Stupid People, Righteous Indignation

“Stupid people bother me” I told my priest in confession

“I have been having similar problems recently” my priest responded.

“I just have no patience for the things they do and say that are just so stupid!”
I continued. My spiritual father then, in his wisdom posed they question, “why do you let it bother you? What is so great about yourself?”

That was the ringer. The church fathers tell us repeatedly that the root of almost all sin is pride. After all, who was I to think that my opinions were so much better that they must be stupid? Why did I care for their opinions anyway? Was I perfect? Was I leading an exemplary life?

Once again, I had to focus on the log in my own eye.

St. John Cassian, 4th Century ascetic & theologian

St. John of Cassian writes on self-esteem,

“When it cannot flatter him with honor, it inflates him by causing him to endure what seems to be dishonor. When it cannot persuade him to feel proud of his display of eloquence, it entices him through silence into thinking he has achieved stillness. When it cannot puff him up with the thought of his luxurious table, it lures him into fasting for the sake of praise. In short, every task, every activity, gives this malicious demon a chance for battle.”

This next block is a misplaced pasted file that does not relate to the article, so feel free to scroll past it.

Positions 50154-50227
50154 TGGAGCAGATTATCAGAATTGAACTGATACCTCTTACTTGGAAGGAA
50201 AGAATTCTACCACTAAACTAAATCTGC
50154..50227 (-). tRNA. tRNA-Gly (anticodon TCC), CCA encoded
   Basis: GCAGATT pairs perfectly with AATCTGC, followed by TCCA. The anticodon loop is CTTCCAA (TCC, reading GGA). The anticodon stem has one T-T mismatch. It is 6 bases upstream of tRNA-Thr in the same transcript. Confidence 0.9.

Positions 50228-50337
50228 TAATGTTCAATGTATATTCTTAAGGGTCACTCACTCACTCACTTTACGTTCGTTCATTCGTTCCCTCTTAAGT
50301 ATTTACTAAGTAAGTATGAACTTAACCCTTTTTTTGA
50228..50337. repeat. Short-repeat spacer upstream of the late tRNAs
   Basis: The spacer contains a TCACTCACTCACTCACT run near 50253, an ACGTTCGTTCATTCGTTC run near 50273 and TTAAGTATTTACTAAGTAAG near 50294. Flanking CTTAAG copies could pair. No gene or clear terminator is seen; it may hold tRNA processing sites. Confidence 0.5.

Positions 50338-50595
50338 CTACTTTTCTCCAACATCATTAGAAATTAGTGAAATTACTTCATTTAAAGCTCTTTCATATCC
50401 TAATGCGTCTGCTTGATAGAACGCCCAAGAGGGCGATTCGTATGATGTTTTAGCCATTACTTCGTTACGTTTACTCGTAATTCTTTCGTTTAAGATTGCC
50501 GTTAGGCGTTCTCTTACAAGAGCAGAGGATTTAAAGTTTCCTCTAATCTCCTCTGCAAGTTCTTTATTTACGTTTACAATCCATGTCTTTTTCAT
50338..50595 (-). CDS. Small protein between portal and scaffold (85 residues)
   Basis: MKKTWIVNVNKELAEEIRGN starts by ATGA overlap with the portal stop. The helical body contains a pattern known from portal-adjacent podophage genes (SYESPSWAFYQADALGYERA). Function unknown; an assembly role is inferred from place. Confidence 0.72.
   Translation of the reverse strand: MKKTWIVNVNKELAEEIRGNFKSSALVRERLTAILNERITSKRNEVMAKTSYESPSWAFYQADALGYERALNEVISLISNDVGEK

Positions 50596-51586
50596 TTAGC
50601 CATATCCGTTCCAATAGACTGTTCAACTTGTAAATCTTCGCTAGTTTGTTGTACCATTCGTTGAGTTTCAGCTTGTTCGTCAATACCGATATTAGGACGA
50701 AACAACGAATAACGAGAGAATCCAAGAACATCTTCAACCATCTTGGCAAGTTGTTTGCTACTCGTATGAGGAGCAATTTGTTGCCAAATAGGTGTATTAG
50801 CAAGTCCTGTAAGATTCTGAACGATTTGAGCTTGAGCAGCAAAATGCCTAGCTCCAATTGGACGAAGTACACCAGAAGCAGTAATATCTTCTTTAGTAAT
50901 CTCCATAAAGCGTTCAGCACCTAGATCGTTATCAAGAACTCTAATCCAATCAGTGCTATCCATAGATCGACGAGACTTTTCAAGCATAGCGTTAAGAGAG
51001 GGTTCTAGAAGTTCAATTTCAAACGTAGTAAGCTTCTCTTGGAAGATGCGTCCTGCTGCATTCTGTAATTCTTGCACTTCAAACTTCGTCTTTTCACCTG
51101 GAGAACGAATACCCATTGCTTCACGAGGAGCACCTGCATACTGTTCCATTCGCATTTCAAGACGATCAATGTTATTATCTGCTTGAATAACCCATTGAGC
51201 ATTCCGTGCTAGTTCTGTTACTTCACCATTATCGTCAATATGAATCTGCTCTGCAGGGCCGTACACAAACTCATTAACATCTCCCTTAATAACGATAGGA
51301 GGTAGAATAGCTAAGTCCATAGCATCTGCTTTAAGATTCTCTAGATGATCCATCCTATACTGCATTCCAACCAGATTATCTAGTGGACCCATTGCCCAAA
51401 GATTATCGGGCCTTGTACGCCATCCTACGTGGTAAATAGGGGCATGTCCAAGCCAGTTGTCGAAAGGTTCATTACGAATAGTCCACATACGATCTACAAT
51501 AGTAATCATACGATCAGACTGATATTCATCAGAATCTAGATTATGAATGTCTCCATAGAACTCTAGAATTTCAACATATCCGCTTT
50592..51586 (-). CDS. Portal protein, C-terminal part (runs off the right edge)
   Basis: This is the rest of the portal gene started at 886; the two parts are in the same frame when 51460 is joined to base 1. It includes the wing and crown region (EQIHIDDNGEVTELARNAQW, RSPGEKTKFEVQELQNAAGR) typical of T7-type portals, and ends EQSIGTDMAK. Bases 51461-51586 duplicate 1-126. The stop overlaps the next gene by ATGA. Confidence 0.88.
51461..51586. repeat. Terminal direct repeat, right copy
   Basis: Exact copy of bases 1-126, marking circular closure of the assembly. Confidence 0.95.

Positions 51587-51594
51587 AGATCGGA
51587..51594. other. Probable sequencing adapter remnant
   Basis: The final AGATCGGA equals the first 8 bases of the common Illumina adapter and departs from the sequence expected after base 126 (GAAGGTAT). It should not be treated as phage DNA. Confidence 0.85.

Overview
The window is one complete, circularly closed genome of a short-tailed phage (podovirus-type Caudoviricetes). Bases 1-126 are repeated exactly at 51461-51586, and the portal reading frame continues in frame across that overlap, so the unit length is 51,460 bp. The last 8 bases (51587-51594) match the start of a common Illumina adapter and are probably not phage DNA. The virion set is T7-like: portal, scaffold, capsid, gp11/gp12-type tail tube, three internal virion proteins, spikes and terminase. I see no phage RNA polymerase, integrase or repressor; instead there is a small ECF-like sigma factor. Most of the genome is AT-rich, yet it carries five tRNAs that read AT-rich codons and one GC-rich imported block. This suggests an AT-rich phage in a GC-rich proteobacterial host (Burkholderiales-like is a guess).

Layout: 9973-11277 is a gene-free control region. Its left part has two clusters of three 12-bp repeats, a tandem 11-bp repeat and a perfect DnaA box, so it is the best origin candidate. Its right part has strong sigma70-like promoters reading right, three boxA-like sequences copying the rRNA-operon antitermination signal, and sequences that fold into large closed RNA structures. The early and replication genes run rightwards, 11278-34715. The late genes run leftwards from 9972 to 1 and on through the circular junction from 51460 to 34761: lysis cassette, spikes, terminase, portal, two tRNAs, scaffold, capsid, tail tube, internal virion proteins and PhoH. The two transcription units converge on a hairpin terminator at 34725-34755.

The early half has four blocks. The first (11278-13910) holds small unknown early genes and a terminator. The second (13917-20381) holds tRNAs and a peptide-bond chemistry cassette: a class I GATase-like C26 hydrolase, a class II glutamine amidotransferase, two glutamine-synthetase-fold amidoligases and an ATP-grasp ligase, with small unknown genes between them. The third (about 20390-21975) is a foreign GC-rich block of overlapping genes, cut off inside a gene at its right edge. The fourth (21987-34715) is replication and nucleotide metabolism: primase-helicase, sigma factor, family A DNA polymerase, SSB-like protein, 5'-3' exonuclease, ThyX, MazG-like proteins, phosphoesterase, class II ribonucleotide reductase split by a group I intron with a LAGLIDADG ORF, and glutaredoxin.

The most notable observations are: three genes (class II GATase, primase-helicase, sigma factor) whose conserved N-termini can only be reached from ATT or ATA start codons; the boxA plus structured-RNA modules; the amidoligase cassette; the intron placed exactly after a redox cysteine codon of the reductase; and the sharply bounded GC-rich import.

Another confession I expressed to my spiritual father that the more I attempted to study the words of the Fathers and the scriptures, the worse-off I seemed to behave. Once again, I was deflecting the real root of the problem. I was reading and felt I understood the “correct” way to behave and act and pray. I had created this delusion in my head that my studies was enhancing my understanding of theosis. In reality, my own pride was turning me into a condescending fool.

St. Paul writes to the Romans,

 Love must be sincere. Hate what is evil; cling to what is good” (12:9)

So where do we draw the line? When do we decide to turn the other check or cry out with righteous indignation? When do we, like Christ, ask God to forgive our trespassers “for they know not what they do” rather than act out in anger towards the sin, like Nicholas slapping Arius in the face?

St. Paul continues,

“Bless those who persecute you; bless and do not curse.” (12:14). This describes how we are to treat the person, but what are we to do about the sin?

St. Paul continues with the answer,

 Do not repay anyone evil for evil. Be careful to do what is right in the eyes of everyone. If it is possible, as far as it depends on you, live at peace with everyone” (12:17-18).

St Paul instructs us that we are to focus on our own thoughts and actions. At the same time we are called to “live at peace with everyone.” St. Paul instructs that we are not to bring up evils in another. It is simply not our place.

St. John Chrysostom expounds on the idea of living at peace with everyone, when possible.